Spring is the time of year when normally shy creatures, hungry after the long winter, range out in search of food.
- Avoid direct contact with the bat and call the Public Safety non-emergency number at 609-258-1000.
- Do not try to capture or kill the bat.
- Do not release a bat found in a building until it has been confirmed through Public Safety that no exposure has occurred.
Bites and Scratches
The major concern with bats is the chance for an exposure to occur through a bite or scratch. Animal bites can result in infections, including tetanus and rabies.
Direct exposure to a bat is defined by the University as:
- Awakening to find a bat in the room.
- Witnessing a bat in the room with a previously unattended small child, mentally disabled or intoxicated person.
- A bite (any penetration of the skin by teeth), or saliva or brain/spinal cord tissue introduced into mucous membranes (eyes, mouth), an open wound, abrasion or scratch in the skin from a bat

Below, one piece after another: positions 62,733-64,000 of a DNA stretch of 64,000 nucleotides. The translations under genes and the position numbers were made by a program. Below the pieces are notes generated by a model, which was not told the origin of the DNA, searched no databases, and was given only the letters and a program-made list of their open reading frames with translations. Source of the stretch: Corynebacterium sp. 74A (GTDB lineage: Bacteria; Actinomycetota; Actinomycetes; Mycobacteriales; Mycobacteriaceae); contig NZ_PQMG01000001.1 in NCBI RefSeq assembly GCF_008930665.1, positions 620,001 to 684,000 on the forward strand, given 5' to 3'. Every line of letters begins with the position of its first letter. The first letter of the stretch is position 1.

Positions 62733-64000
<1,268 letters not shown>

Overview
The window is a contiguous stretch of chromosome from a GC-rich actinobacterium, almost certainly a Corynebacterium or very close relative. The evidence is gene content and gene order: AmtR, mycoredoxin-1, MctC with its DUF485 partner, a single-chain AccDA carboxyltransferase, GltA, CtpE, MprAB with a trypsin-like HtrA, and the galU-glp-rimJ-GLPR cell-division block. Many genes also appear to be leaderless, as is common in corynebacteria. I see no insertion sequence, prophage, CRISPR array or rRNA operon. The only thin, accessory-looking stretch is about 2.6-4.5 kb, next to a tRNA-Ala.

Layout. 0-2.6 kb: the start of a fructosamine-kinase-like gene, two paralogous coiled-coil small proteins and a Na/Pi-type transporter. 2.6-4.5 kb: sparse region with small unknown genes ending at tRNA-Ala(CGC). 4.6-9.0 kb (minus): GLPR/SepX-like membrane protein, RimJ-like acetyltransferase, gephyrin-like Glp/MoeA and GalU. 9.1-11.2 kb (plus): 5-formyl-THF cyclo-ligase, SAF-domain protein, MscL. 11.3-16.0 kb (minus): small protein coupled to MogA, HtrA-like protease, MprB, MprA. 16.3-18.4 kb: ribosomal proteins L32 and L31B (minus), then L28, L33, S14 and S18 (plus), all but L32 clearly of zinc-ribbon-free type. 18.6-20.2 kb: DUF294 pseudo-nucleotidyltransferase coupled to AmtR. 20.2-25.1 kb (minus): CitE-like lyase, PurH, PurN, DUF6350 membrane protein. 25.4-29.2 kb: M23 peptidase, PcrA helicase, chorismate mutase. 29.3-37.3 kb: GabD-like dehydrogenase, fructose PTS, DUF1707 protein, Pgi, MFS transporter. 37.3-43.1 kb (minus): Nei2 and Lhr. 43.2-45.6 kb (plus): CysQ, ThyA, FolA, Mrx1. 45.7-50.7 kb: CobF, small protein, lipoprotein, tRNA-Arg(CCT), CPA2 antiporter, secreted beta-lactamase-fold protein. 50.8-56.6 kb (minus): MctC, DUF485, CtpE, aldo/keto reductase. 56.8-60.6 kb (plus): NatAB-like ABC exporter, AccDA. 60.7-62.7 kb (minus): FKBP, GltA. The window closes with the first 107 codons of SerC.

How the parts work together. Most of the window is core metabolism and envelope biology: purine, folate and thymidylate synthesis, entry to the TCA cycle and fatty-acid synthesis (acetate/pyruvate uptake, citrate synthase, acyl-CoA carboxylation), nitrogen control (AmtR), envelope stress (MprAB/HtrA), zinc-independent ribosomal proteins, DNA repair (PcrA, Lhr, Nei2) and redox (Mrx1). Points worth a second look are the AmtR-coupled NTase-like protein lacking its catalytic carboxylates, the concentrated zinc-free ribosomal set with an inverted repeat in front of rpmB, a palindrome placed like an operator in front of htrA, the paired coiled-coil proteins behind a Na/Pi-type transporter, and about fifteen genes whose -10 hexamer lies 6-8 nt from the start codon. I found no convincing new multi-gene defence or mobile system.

If you have been bitten or scratched by a bat or have been exposed in any manner described above, call the Public Safety emergency line immediately at 609-258-3333.
In the event of human exposure, Princeton University EHS makes every effort to capture and test the bat to avoid the necessity of prophylactic measures.
If bitten or scratched by a wild animal, immediately wash the affected area with copious quantities of soap and water. If eyes or mucous membranes are exposed, irrigate the area for at least 15 minutes at a sink or, if available, an eyewash station.
If an injury is life-threatening or you need transport assistance, call 911 from a University phone or 609-258-3333 from a cell phone.
- Monday through Friday, 8 a.m. to 4 p.m., seek treatment at University Health Services. Ask a friend or co-worker to call ahead (609-258-5035).
- Evenings and weekends, contact the Department of Public Safety and request transport to the Emergency Room at University Medical Center Princeton Plainsboro.
Princeton University employees or lab workers should report all exposures to your immediate supervisor or Principal Investigator. Principal Investigators are responsible for reporting exposure incidents to EHS Biosafety, who will perform a follow-up investigation of the incident.